Iraqi Prime Minister Nuri al-Maliki has asked U.S. President Barack Obama to intervene to stop Exxon Mobil from proceeding with a deal with the Kurdistan region that he warned would have dire consequences for Iraq's stability, an aide said.
The U.S. oil major angered Baghdad last year by signing an exploration deal with the Kurdistan Regional Government (KRG 0.00%, news) in the north, which the central government deemed illegal.
Since the last U.S. troops withdrew from Iraq in December, disputed areas between autonomous Kurdistan and Baghdad have been seen as a potential flashpoint for conflict as tensions between the two regions rise, without the buffer of a U.S. military presence.
"Prime Minister Nuri al-Maliki explained to president Obama in the letter sent this month the dire consequences of the Exxon deal and its negative impact on Iraq's stability," Maliki's media adviser Ali al-Moussawi told Reuters on Tuesday.
Iraq's oil minister said in April that Exxon had written to Baghdad informing it that it had suspended work in the Kurdish region.
"Despite Exxon's letters about their freezing of their work in the region, we still receive information that suspicious work is going on relating to their exploration activities," Moussawi said.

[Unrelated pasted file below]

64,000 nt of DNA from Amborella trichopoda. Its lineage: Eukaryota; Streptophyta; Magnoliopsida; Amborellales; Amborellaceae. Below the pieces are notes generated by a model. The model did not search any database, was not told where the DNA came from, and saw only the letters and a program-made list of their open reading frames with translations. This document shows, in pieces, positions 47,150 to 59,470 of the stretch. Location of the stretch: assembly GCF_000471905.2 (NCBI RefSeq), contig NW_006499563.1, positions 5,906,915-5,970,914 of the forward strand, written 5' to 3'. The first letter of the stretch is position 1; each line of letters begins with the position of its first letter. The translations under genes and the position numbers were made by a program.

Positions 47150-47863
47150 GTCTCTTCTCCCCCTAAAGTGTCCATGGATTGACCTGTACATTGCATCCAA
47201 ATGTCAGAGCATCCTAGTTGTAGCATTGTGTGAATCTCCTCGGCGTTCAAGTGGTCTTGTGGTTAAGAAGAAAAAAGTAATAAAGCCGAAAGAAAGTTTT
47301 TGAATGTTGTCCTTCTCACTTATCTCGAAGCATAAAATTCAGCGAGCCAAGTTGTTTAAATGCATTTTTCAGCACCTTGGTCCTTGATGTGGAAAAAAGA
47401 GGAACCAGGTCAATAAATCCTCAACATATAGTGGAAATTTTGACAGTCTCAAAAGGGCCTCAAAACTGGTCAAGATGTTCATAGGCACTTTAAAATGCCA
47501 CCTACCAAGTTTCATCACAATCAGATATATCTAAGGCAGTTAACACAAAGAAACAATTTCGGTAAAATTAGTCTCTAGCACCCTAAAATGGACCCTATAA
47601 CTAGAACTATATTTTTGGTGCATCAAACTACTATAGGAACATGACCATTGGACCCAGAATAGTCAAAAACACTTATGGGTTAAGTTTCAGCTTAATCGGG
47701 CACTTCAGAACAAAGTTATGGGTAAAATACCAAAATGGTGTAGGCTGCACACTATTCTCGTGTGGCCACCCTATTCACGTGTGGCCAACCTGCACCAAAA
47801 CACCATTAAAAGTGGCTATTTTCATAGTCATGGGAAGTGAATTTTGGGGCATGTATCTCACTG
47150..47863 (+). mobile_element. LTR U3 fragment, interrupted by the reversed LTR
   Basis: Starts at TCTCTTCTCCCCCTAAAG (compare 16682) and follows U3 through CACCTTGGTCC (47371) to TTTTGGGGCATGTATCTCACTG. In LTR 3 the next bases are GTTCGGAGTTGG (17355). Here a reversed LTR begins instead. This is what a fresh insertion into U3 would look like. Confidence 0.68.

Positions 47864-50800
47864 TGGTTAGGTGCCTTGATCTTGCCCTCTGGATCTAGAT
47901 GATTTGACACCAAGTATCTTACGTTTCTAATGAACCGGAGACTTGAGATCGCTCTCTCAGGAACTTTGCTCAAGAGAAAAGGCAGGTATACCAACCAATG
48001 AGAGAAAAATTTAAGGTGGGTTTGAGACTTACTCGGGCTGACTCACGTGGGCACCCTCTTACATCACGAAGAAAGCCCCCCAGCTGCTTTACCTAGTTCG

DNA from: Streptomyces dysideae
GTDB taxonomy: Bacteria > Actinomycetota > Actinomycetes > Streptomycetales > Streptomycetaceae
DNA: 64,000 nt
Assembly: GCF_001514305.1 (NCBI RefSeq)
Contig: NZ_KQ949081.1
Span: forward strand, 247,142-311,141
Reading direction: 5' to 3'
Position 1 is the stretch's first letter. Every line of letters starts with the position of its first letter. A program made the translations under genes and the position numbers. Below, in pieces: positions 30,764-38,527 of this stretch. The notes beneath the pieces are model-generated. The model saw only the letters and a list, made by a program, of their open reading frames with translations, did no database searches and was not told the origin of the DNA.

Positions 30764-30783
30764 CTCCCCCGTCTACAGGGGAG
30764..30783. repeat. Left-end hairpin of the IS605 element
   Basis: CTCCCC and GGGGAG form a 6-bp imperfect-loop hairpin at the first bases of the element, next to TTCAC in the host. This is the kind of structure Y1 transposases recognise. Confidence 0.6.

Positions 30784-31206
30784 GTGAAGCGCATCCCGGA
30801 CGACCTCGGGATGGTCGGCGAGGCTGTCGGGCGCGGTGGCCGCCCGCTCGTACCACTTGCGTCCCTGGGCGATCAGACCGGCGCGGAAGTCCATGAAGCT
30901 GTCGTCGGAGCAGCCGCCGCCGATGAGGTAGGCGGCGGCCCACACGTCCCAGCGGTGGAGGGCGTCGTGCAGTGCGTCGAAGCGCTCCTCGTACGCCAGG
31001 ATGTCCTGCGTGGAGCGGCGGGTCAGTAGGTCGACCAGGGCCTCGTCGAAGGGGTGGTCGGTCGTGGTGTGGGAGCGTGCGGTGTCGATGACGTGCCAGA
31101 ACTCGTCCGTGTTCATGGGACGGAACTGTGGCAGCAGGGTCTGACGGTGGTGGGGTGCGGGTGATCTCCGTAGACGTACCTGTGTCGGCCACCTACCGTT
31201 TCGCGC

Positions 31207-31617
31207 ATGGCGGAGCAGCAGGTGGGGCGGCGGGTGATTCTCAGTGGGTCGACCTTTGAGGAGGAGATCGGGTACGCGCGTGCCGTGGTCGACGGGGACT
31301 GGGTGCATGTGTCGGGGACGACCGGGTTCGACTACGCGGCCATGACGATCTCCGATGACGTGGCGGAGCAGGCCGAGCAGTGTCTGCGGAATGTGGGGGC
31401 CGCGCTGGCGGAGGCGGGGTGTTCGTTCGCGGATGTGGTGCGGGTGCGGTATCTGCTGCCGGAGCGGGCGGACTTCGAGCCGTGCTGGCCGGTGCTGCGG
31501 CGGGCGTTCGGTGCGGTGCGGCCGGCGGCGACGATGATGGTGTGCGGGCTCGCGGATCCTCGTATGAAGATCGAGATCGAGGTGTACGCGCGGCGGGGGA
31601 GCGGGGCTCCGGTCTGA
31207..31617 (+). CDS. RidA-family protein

The KRG announced in November the signing of a deal for six exploration blocs with Exxon, the first major oil company to deal directly with the Kurds in northern Iraq.
Exxon is one of the oil majors participating in massive projects intended to make Iraq the world's biggest source of new oil over the next few years, but the U.S. company's decision to sign a deal with the KRG has infuriated Baghdad.
Exxon was banned by the central government from competing in the country's fourth bidding round because of the deals it had signed with Kurdistan to explore in their region and some disputed areas.
"The point of the message was clear. The U.S. administration must intervene," Moussawi said.
Maliki met with Exxon during his visit to the United States in December and explained to the company that its deal with Kurdish authorities violated the law and could generate serious problems, Moussawi said.
"Offering Exxon an exploration deal without central government knowledge and approval has been and will stay illegal," Moussawi said.
Iraqi Kurdistan, which has its own government and armed forces, has already clashed with the central government over autonomy and oil rights, and halted its crude exports in April after accusing Baghdad of not making due payments.
Frustrated by the long-standing disputes with Baghdad, Kurdistan has started plans to start exporting its crude oil along a new pipeline to the Turkish border by August 2013.
Kurdistan's energy minister said on London on Tuesday that the autonomous region expects more oil majors to follow Exxon in the next few months in striking deals. Exxon is keeping a low profile and has declined to comment. But industry sources say the company has issued a tender for drilling rigs.